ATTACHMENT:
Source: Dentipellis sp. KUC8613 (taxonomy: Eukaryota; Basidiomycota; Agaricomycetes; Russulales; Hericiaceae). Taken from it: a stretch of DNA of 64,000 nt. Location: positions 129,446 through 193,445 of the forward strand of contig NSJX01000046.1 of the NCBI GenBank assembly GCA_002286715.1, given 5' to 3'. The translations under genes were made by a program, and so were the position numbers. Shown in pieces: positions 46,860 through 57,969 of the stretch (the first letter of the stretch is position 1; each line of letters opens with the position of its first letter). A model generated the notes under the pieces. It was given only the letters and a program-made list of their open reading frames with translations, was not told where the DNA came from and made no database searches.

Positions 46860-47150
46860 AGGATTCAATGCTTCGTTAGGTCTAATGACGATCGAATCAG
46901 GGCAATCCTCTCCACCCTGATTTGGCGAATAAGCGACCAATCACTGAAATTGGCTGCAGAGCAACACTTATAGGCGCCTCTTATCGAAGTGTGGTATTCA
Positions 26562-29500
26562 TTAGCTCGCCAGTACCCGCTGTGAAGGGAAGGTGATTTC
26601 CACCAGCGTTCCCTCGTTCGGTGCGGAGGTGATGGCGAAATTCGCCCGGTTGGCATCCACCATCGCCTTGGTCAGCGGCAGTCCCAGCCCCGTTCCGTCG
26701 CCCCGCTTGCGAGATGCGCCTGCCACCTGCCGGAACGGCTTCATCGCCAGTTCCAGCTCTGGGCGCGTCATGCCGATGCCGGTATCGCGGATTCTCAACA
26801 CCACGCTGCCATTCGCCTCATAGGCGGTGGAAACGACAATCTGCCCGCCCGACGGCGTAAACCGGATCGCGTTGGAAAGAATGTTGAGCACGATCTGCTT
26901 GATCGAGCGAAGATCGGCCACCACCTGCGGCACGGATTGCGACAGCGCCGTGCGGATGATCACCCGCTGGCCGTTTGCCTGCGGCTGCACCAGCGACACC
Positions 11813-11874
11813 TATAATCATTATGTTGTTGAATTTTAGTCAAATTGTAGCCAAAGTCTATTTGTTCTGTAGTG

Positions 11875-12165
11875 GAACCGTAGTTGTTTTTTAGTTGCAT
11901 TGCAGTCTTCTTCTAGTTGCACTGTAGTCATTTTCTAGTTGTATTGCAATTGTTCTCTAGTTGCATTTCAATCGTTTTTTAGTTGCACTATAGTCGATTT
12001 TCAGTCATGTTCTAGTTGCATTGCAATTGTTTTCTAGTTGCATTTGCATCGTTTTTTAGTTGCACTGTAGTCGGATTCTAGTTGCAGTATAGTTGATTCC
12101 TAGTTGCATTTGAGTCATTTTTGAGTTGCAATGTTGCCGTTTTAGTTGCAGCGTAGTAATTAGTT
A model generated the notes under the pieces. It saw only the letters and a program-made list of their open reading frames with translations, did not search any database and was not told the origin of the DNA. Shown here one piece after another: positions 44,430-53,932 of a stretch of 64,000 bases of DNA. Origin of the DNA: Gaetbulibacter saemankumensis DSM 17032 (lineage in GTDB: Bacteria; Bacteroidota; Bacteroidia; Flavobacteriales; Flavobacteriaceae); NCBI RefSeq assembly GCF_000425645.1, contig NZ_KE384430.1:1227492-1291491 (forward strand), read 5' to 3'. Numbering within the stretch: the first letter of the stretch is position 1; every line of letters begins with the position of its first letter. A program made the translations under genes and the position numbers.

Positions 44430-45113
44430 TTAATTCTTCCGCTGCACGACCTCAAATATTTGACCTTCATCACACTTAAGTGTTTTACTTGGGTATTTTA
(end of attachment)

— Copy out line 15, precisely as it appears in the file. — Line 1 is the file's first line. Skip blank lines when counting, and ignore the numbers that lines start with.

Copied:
11901 TGCAGTCTTCTTCTAGTTGCACTGTAGTCATTTTCTAGTTGTATTGCAATTGTTCTCTAGTTGCATTTCAATCGTTTTTTAGTTGCACTATAGTCGATTT